tikvah. It’s actually the name of the Israeli national anthem. Jews always have hope, even when things are dark. See, Hannukah takes place at the darkest time of the year. Just like right now, things are feeling really dark and scary for the Jewish people. We’re having a really hard time. But even when it’s really dark, we don’t give up. We have the holiday of Hannukah that reminds us that even when things are really dark, we need to bring light into the world. And that’s why we need you.

Did you know that Jews are only 0.2% of the world’s population? That’s less than 1% of the entire world! We are such a small group and we haven’t survived this long without having friends who are not Jewish standing by our side. That’s why we need you. We are all made in the image of God, that’s what the Bible teaches us in the very beginning - that God made humans in the image of God. Everyone deserves to have a home, right That’s why it’s so hard for us right now because there are people who don’t think we should have a home and there are people who don’t think we should be here. So we need you. Even when it’s very dark, we have to find the light and we need you to help us bring more light into the world. Thank you for helping us.

Following my remarks, as I sat back down, two young girls came up to the microphone and sang “Papa, Can You Hear Me?” from Yentl. There couldn’t have been a more appropriate song for the moment. We need the world to hear us. We need to share our story. I hope you can find your own way to do just that.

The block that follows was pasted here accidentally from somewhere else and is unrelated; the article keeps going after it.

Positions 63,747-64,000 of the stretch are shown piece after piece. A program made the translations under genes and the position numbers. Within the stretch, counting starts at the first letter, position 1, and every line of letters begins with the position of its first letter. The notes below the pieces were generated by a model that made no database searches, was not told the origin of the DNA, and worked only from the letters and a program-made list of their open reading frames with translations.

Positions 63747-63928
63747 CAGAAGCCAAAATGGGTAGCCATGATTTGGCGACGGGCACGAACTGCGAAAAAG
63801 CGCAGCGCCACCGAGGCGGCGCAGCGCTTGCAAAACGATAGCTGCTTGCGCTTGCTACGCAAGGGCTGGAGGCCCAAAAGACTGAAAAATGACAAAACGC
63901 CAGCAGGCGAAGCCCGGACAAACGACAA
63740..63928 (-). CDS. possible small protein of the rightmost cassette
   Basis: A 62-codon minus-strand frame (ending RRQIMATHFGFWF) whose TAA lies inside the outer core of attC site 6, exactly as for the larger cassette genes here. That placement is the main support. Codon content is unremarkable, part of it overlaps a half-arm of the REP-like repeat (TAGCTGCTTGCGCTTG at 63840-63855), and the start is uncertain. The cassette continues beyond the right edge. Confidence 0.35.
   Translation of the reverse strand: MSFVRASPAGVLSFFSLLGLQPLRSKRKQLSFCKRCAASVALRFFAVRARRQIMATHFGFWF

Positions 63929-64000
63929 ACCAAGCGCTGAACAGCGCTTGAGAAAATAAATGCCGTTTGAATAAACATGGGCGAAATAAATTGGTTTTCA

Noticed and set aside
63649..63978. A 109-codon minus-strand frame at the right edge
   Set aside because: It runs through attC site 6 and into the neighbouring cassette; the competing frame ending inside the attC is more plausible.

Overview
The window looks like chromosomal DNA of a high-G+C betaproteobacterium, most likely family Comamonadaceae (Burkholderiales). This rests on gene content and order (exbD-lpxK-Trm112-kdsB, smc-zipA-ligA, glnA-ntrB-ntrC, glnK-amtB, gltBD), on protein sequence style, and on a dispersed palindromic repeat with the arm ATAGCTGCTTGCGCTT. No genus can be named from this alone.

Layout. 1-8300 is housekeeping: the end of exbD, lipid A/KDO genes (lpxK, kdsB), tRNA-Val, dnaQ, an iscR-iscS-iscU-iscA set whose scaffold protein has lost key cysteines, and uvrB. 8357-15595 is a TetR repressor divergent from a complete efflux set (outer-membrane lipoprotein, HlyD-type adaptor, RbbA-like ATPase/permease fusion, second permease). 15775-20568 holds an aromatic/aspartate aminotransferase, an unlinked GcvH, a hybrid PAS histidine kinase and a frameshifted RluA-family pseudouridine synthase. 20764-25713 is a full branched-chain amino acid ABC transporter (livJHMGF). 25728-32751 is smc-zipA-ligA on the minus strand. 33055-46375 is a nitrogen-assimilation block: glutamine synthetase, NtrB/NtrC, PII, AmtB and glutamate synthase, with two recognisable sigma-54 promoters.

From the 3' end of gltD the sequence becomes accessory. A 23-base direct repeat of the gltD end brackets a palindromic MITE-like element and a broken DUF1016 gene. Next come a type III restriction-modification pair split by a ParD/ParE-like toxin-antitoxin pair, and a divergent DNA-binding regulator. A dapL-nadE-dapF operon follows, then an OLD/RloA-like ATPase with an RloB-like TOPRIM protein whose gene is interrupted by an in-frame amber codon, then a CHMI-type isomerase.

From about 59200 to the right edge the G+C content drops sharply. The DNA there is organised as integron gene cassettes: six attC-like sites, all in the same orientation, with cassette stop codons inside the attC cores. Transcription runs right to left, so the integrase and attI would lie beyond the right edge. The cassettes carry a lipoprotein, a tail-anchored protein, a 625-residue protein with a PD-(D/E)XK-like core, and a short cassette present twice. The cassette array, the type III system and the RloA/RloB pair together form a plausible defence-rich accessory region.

Shabbat Shalom and Am Israel Chai,

PS - Not only is it essential for us to find allies, but it is also crucial for us to continue to do the vital work of serving as a support system for others. This Sunday, hundreds of volunteers from our Wilshire Boulevard Temple community will gather at our Glazer campus in Koreatown for the Karsh Family Social Service Center’s annual Big Give. We estimate that Sunday’s event will provide healthy and complete Thanksgiving meals to over 4,000 people in the Los Angeles area. Even during one of the most challenging times in modern Jewish history, we don’t stop. We don’t neglect our obligations to the broader world. Thank you in advance to all the Karsh volunteers and dedicated staff members. Wishing you all a gratitude-filled Thanksgiving.

PPS - For more resources on how to speak with your children about the current crisis in Israel, please see the link to our program with Dr. Sivan Zakai, an expert in the field. (You can find the video of her talk HERE).